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To ensure peace of mind, know PIP and other auto policy terms

By JASON M. MELTON
Published May 1, 2007


Too often I advise clients about their automobile coverage after they have suffered injuries from an automobile accident. Before I started practicing personal injury law, like most consumers I could not explain the policy I purchased from my automobile insurance company. Knowing what I know now, I would like to share with you some important information, definitions and tips for buying car insurance.

Personal injury protection, or PIP, is an extremely valuable part of auto insurance coverage for you, your family members and passengers. PIP pays no matter who is at fault. PIP also pays if a vehicle hits you while you are walking, or entering, leaving or sitting in your vehicle. Florida requires this coverage.

Do not allow an insurance company to sell PIP coverage to you with a deductible. PIP covers 80 percent of medical expenses and 60 percent of loss of income. Most companies will sell only $10, 000 of PIP. The best companies offer extended PIP; that means you can purchase more than $10, 000 of PIP benefits.

Bodily injury, or liability coverage, applies to everyone else who is hurt in an accident when an accident is caused in any way by your negligence behind the wheel. Bodily injury coverage will never cover injuries you suffer. So, if you have purchased high bodily injury coverage - as you should to protect yourself financially - you have insured your assets, but have done nothing to protect yourself if you suffer injuries.

Medical expense coverage, or Medpay, coverage acts as a supplement to the PIP coverage for medical expenses (discussed earlier) incurred by you, your family and passengers. Medpay pays 100 percent of all medical expenses up to the amount of the Medpay coverage you purchased. With high medical expenses, this can be an extremely valuable benefit.

Under- or uninsured motorists coverage, also known as UM or UIM, is the most important insurance you can purchase from your insurance company. UM coverage protects you, your family members and passengers when someone other than you caused the accident. UM coverage is triggered when the at-fault party has no bodily injury insurance or does not have enough insurance.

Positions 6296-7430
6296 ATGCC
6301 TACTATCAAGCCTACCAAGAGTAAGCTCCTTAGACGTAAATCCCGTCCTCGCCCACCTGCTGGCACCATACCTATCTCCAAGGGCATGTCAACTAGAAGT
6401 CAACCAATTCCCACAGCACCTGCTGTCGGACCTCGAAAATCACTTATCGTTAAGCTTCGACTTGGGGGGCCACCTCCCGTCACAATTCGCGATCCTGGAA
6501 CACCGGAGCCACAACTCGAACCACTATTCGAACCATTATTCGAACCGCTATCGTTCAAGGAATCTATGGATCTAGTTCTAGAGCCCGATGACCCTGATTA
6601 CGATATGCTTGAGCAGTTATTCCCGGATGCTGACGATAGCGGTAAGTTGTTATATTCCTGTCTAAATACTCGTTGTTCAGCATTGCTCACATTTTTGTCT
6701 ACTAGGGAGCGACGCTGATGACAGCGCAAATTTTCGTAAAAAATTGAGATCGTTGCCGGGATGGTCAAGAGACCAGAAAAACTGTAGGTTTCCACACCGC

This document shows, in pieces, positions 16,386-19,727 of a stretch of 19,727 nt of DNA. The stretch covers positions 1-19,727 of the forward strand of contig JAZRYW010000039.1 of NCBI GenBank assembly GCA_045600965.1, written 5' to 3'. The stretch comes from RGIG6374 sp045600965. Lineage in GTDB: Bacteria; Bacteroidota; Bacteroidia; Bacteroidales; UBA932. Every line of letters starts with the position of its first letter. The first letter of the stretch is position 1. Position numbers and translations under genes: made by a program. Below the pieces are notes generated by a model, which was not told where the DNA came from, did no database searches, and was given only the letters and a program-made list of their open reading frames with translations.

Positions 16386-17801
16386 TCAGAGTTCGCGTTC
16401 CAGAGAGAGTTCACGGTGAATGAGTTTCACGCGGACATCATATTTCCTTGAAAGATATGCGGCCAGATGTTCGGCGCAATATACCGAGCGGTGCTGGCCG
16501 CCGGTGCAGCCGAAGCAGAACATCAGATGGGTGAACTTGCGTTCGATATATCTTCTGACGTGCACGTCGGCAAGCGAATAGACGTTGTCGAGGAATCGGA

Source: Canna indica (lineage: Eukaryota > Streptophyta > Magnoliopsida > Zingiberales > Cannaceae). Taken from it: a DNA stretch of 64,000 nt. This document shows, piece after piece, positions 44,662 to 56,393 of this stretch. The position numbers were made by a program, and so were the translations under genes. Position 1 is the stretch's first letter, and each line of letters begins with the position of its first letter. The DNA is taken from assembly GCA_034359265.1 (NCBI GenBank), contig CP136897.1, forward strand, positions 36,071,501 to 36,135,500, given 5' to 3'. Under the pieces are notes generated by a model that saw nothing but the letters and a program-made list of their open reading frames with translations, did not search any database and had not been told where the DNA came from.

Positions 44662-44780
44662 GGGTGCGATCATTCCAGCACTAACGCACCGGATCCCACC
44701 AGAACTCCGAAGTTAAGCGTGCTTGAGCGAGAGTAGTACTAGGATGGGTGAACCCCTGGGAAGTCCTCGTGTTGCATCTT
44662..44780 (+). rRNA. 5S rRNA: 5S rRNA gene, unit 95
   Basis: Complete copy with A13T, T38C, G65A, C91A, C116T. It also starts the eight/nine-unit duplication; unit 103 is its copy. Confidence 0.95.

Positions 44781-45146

Because Florida law does not require a person who owns a car to have bodily injury insurance, it is common for motorists to have no insurance or inadequate bodily injury insurance.

The need for UM coverage in Florida is great because so many drivers are penny-wise and pound-foolish when purchasing insurance. UM is the most valuable protection you have when someone else is at fault.

Stacked vs. nonstacked insurance can mean a great difference in the compensation you receive if you, a relative or passenger is seriously injured or killed by another's negligence.

There is a principal difference between these two types of coverage. Under stacked insurance, the total amount of protection is the total of the uninsured motorists coverage multiplied by the number of vehicles on your policy.

Under nonstacked insurance, the stated limit applies per accident no matter how many vehicles you own or insure. If you have nonstacked insurance and you own or insure more than one vehicle, call your insurance company immediately and ask that your insurance "be stacked." Your coverage limits are then multiplied by the number of cars you own. With stacking, instead of $100, 000 coverage limits, you could automatically have $300, 000 of coverage limits.

Of course, car insurance is not free. However, the cost of having quality coverage is far outweighed by the benefits that coverage can provide after an accident.

Should you have any questions about your auto policy, or if you were injured in a car accident and are not sure what the next step is, ask an attorney who practices in personal injury.

And please buckle up and drive safely.

Jason M. Melton is vice president of the Hernando County Bar Association. His practice is in Spring Hill. Guest columnists write their own views on subjects they choose, which do not necessarily reflect the opinions of this newspaper.